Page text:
Yeah. I think the biggest challenge going forward is going to be... we do have material, we can get it, we just can't get a ton of it, so we'll see. We've actually had a pretty strong interest in the product, so we'll see if we can keep up with demand. I know that sounds kind of arrogant, but... Well, let's hope that we were right about demand. Well, even with the quote, unquote, "pre-orders" from friends and family, there's enough there to consume all the material that we can get.

The thing that I like about that is that... my intent with the website, since I'm kind of owning that side of it more and you're overseeing the production side, is that with friends and family who are interested in purchasing, what we can do is kind of have a beta test of the site and work out any kinks there. So a longer beta period in this case, which wouldn't always recommend for our clients, but for us, it's perfect because we're getting the supply rolling at the same time that we're getting the site up. So I think it's going to work out for my purposes. For fine-tuning the site, it's going to work out great. I'm really excited. And for the product too, because I have a feeling we're going to tweak it. Yeah. We should. That's- Even though we have prototypes that we like.

You're going to learn, we're going to solicit lots of feedback. That's one thing... I think you have to go ask for that especially as we're working with our friends and family because they want to be nice and we really have to push, kind of put on our UX researcher hat and push people to give us criticisms. We want to find those little things that can take it from good to great. A couple of lessons learned. Starting a product company is a lot harder than just buying somebody else's product and shipping it on the interwebs. Shocker. Yeah. Huge new respect for anybody that makes any kind of product. Wow. There are just a lot of details. So many details. And this is a pretty simple product in the grand scheme of things.

Ecommerce topics this season  

Enough on Bilberry West. Why don't we talk about our new format a little bit? What do you mean? Just real quick. It's going to be short episodes. We're going to try to keep these at 10, 15 minutes. Relevant topics. Get you in and out and on with your day. Yep. We love those bite-size podcasts for the business podcasts that we listen to and so that was really something that we took away. Even when we were listening to our own episodes, we were like, "Okay, this is a little long for this type of podcast," so I'm excited to shorten it up and make it a little bit easier for people to pop in and out when they see something that's relevant to them. Yeah. Easier to digest as well as a little bit more actionable. We want people to be able to take away tips, tricks, thoughts, ideas, and actually try to use that as a starting point for something new.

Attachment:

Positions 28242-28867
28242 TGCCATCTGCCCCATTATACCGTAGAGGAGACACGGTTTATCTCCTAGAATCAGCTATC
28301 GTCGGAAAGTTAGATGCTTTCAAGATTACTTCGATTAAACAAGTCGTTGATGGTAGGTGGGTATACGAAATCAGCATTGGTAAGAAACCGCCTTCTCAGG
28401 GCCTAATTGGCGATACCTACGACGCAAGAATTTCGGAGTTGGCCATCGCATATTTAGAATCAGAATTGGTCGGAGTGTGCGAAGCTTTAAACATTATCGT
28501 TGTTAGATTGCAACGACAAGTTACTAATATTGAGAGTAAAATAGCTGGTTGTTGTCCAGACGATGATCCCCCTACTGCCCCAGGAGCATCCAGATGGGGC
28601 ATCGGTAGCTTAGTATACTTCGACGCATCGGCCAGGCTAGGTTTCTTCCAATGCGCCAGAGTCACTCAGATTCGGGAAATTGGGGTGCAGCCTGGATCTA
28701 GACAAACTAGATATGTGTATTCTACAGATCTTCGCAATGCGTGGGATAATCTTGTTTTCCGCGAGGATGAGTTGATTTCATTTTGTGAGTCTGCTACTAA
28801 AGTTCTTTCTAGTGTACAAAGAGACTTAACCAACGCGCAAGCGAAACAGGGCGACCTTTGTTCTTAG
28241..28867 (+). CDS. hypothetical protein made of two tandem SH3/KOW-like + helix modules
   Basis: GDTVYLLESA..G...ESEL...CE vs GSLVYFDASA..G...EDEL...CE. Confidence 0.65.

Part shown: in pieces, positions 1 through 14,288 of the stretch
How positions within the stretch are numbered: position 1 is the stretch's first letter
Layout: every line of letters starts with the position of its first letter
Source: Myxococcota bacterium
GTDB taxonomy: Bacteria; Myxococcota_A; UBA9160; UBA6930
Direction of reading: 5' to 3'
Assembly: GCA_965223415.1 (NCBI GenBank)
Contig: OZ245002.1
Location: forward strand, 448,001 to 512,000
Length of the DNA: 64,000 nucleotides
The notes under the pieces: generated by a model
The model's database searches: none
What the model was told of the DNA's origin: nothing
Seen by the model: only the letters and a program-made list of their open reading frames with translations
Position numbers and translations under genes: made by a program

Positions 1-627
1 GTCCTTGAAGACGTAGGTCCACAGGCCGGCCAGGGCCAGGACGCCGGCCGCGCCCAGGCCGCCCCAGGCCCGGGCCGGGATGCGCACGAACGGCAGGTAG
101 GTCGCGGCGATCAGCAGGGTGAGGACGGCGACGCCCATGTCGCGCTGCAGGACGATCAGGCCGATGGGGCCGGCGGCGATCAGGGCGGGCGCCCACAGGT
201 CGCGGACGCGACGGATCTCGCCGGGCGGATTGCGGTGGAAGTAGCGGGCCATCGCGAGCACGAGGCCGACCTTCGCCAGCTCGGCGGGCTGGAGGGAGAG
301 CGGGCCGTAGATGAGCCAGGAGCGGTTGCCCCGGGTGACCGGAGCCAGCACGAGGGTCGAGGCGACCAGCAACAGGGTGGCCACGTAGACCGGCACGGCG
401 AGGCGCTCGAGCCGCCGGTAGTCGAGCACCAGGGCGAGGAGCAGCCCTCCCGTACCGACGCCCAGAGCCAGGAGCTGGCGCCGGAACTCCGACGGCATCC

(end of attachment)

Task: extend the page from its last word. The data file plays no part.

I've always liked... your philosophy of doing this podcast is... I think it would be easy enough for us to be trying to sell Lightburn really hard, but we really want this to be about helping people out. When we originally came up with this concept for the podcast, our intent was that we'd be following the Bilberry West story. Some of the supply chain issues and getting it off the ground made us have to pivot and realize that we wanted to be talking about broader ecommerce concepts too. I don't know how it happens exactly, but we often attract established companies, manufacturers, who are ready to get into direct to consumer. That has just been some of our favorite clients to work with, some of our best success stories. So I'm really excited to look at some of those case studies so if we've got people out there who are thinking that this is too hard to do or that it feels overwhelming or too different from their current processes, hopefully, those stories will help them understand that it can be done.

Yeah. Yeah. I never know how to stop now. We're in a new studio and we’re distracted. Super distracted. I'm a Beatles fan. Clearly not even remotely near Ray's level, but there are just lots of cool things to look at.

That's our show for today. We're excited to share this journey with you. Thanks for joining us. 

- - - - - - 

Beyond the Cart is produced by Lightburn. Our episode today was produced and edited by our very own Staci Tischer and it was recorded in-person for the very first time with our pal Ray Fister at 5th Floor Recording Company

Our music is the song Let's Go Go Go by Tigerblood Jewel. Be sure to subscribe on Apple Podcasts or wherever you consume your audio, and you can always learn more about ecommerce at

And we'll see you next time on Beyond the Cart.